“This is just your novelist’s privilege talking, performance artists never had this choice. ”

          Are you suggesting that filmmakers, actors, and musicians don’t have a choice about whether or not to read their reviews? Unless you’re referring to live performances (and therefore not filmmakers or film actors), but I do think live audience feedback is on a different plane from anonymous harassment. I’m not saying heckling is constructive or anything (I say the opposite above), but at the very least it has the potential to self-correct. I’ve been in the audience with hecklers before, and people do their best to quiet them down. They can also be removed by management. And, of course, the artist has every right to simply walk off the stage, putting an end to the communication. It’s still not constructive, but I’d argue it’s a lot less destructive on the whole.

          • Sarah Portland says:

            But the performance artist DOES have a choice, as illustrated in 1964 by Yoko Ono’s “Cut Piece”, in which she sits on a stage, and invites the audience members to cut her clothing and keep the pieces for themselves.
            “Traditionally, the artist’s ego is in the artist’s work. In other words, the artist must give the artist’s ego to the audience. I had always wanted to produce work without ego in it. I was thinking of this motif more and more, and the result of this was Cut Piece.

            Instead of giving the audience what the artist chooses to give, the artist gives what the audience chooses to take. That is to say, you cut and take whatever part you want; that was my feeling about its purpose. I went onto the stage wearing the best suit I had. To think that it would be OK to use the cheapest clothes because it was going to be cut anyway would be wrong; it’s against my intentions.

            I was poor at the time, and it was hard. This event I repeated in several different places, and my wardrobe got smaller and smaller. However, when I sat on stage in front of the audience, I felt that this was my genuine contribution. This is how I really felt.

            The audience was quiet and still, and I felt that everyone was holding their breath. While I was doing it, I was staring into space. I felt kind of like I was praying. I also felt that I was willingly sacrificing myself. ” (Citation: http://imaginepeace.com/archives/2680 )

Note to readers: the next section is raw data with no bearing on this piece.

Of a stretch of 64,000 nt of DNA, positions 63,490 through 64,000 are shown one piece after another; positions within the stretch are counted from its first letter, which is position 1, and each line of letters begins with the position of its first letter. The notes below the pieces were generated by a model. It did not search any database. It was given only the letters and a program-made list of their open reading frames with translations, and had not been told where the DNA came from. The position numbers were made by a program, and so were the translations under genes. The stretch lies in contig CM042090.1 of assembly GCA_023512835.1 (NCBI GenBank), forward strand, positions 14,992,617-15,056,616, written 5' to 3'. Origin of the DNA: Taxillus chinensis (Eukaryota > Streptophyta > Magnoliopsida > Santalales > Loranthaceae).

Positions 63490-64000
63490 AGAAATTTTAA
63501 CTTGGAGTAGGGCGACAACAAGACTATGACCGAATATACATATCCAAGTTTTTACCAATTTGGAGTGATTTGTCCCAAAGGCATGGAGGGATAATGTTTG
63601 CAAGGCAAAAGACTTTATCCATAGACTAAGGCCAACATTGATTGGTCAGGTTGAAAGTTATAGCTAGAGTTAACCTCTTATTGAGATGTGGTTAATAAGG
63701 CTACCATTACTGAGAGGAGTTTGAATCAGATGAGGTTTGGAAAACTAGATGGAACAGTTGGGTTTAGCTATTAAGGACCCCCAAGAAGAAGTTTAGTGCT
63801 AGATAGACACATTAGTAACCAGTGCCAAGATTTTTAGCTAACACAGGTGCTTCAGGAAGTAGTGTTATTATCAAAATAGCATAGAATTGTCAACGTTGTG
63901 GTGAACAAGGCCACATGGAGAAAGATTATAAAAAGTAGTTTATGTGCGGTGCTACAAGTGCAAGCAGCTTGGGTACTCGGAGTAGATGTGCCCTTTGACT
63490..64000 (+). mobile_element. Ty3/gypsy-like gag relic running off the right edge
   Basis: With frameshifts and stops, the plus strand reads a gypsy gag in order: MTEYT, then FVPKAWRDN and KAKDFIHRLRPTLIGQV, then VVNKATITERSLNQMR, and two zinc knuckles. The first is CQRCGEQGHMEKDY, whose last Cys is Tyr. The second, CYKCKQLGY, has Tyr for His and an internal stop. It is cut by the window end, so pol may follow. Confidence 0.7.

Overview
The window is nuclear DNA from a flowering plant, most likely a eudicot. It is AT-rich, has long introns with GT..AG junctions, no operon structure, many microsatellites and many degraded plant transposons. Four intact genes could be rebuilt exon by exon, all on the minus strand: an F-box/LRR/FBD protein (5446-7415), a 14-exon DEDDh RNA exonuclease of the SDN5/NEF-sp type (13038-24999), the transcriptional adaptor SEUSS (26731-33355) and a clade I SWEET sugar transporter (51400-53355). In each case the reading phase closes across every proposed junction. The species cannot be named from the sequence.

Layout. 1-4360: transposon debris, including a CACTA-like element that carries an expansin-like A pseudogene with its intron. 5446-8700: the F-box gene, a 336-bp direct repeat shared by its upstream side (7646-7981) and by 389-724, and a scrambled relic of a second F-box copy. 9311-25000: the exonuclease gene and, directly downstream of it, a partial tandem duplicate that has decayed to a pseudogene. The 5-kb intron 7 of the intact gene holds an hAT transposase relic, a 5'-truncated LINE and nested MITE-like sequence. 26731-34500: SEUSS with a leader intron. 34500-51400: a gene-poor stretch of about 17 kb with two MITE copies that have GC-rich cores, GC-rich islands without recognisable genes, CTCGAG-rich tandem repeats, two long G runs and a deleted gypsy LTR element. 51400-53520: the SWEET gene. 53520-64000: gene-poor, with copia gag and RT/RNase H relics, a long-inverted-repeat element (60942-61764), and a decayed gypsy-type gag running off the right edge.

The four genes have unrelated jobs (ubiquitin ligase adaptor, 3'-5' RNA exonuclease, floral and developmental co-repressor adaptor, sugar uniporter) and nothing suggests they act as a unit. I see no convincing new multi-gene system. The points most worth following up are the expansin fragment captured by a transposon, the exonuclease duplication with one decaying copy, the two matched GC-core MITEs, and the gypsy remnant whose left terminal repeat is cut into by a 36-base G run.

http://www.youtube.com/watch?v=lYJ3dPwa2tI

          • E[X] says:

            The audience of 10 (or less) doesn’t get to hide behind a mask of anonymity, and is instead openly accountable for their words and actions

            The Medici weren’t accountable to anyone but themselves. Besides, what are you going to do, sue everyone that tells you to jump off a cliff?

            Also the death (or other) threat doesn’t have to be carried out in order to be significant for the purposes of this conversation. If it causes the artist to pull back, the art is lost

            That’s the same as saying that the risk of a Gozilla attack doesn’t have to actually be real to affect you.
            It’s your fault if you let unlikely events condition you.


            “The volume of the audience also increased enormously”

            Sure it did, but each artist is still only one person. The ratio has grown significantly

            Yeah, that was my point. It’s the fact that the audience grew so large and distant thanks to technology that made it possible for some authors to ignore it. Technology gaveth, technology taketh away, maybe?

            Unless you’re referring to live performances

            I was.

            but I do think live audience feedback is on a different plane from anonymous harassment

            Phisically closer and harder to ignore.

            If you are already famous you can ignore twitter just like you could ignore everything else, Vince Gilligan has said he doesn’t read reviews until he’s done, if you listen to it and make it condition you it’s your problem 10 years ago like today. If you are not famous then you probably have to engage with an audience but that was always true.

            • Philip J Reed says:

              “The Medici weren’t accountable to anyone but themselves. Besides, what are you going to do, sue everyone that tells you to jump off a cliff?”

              Nobody’s holding the Medici up as shining examples of how to handle artists. Certainly there are examples of artists being mistreated, tormented, and killed throughout history. By and large, however, a one-on-one (or ten on one) face to face audience with somebody is going to result in a level of necessary self-regulation that simply isn’t there when anonymity is an option. And to address your second point: no, you stop making (or releasing) art, which is what’s being discussed here.

              “That’s the same as saying that the risk of a Gozilla attack doesn’t have to actually be real to affect you. It’s your fault if you let unlikely events condition you.”